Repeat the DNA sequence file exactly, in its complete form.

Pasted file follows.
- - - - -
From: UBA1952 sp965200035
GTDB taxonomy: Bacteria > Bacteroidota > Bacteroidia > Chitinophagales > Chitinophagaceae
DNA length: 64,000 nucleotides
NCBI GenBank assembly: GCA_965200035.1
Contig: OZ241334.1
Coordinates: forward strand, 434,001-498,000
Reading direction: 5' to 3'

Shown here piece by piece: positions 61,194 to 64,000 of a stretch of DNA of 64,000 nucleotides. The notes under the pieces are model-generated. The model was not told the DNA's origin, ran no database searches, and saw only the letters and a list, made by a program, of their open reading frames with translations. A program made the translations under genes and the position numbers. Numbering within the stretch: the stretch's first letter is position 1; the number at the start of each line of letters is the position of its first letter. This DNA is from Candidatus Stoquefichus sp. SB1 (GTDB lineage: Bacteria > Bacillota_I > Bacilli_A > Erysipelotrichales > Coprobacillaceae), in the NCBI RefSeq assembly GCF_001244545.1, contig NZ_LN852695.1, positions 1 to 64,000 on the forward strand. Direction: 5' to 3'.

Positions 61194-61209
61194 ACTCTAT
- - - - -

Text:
From: UBA1952 sp965200035
GTDB taxonomy: Bacteria > Bacteroidota > Bacteroidia > Chitinophagales > Chitinophagaceae
DNA length: 64,000 nucleotides
NCBI GenBank assembly: GCA_965200035.1
Contig: OZ241334.1
Coordinates: forward strand, 434,001-498,000
Reading direction: 5' to 3'

Shown here piece by piece: positions 61,194 to 64,000 of a stretch of DNA of 64,000 nucleotides. The notes under the pieces are model-generated. The model was not told the DNA's origin, ran no database searches, and saw only the letters and a list, made by a program, of their open reading frames with translations. A program made the translations under genes and the position numbers. Numbering within the stretch: the stretch's first letter is position 1; the number at the start of each line of letters is the position of its first letter. This DNA is from Candidatus Stoquefichus sp. SB1 (GTDB lineage: Bacteria > Bacillota_I > Bacilli_A > Erysipelotrichales > Coprobacillaceae), in the NCBI RefSeq assembly GCF_001244545.1, contig NZ_LN852695.1, positions 1 to 64,000 on the forward strand. Direction: 5' to 3'.

Positions 61194-61209
61194 ACTCTAT